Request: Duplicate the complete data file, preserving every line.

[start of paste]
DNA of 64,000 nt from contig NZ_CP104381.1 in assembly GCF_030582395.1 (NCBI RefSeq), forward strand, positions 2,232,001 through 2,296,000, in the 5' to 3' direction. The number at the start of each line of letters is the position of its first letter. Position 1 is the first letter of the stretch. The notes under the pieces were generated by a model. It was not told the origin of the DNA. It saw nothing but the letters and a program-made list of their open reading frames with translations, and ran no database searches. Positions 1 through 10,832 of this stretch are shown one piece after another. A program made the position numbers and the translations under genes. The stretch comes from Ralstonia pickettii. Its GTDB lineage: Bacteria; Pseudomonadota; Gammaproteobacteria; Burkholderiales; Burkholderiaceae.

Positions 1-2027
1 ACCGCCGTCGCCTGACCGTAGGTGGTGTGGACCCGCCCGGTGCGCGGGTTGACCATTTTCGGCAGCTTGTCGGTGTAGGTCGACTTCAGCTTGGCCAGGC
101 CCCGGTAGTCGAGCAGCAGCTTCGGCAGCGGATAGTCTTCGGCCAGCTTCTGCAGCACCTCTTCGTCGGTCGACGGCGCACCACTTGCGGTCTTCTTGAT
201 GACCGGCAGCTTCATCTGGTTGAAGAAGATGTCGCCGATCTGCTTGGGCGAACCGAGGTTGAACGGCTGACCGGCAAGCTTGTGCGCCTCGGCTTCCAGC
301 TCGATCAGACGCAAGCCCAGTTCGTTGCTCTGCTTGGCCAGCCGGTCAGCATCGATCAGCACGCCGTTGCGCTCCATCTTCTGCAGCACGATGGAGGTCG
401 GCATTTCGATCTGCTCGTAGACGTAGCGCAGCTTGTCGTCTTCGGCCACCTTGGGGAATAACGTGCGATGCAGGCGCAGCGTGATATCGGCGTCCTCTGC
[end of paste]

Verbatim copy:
DNA of 64,000 nt from contig NZ_CP104381.1 in assembly GCF_030582395.1 (NCBI RefSeq), forward strand, positions 2,232,001 through 2,296,000, in the 5' to 3' direction. The number at the start of each line of letters is the position of its first letter. Position 1 is the first letter of the stretch. The notes under the pieces were generated by a model. It was not told the origin of the DNA. It saw nothing but the letters and a program-made list of their open reading frames with translations, and ran no database searches. Positions 1 through 10,832 of this stretch are shown one piece after another. A program made the position numbers and the translations under genes. The stretch comes from Ralstonia pickettii. Its GTDB lineage: Bacteria; Pseudomonadota; Gammaproteobacteria; Burkholderiales; Burkholderiaceae.

Positions 1-2027
1 ACCGCCGTCGCCTGACCGTAGGTGGTGTGGACCCGCCCGGTGCGCGGGTTGACCATTTTCGGCAGCTTGTCGGTGTAGGTCGACTTCAGCTTGGCCAGGC
101 CCCGGTAGTCGAGCAGCAGCTTCGGCAGCGGATAGTCTTCGGCCAGCTTCTGCAGCACCTCTTCGTCGGTCGACGGCGCACCACTTGCGGTCTTCTTGAT
201 GACCGGCAGCTTCATCTGGTTGAAGAAGATGTCGCCGATCTGCTTGGGCGAACCGAGGTTGAACGGCTGACCGGCAAGCTTGTGCGCCTCGGCTTCCAGC
301 TCGATCAGACGCAAGCCCAGTTCGTTGCTCTGCTTGGCCAGCCGGTCAGCATCGATCAGCACGCCGTTGCGCTCCATCTTCTGCAGCACGATGGAGGTCG
401 GCATTTCGATCTGCTCGTAGACGTAGCGCAGCTTGTCGTCTTCGGCCACCTTGGGGAATAACGTGCGATGCAGGCGCAGCGTGATATCGGCGTCCTCTGC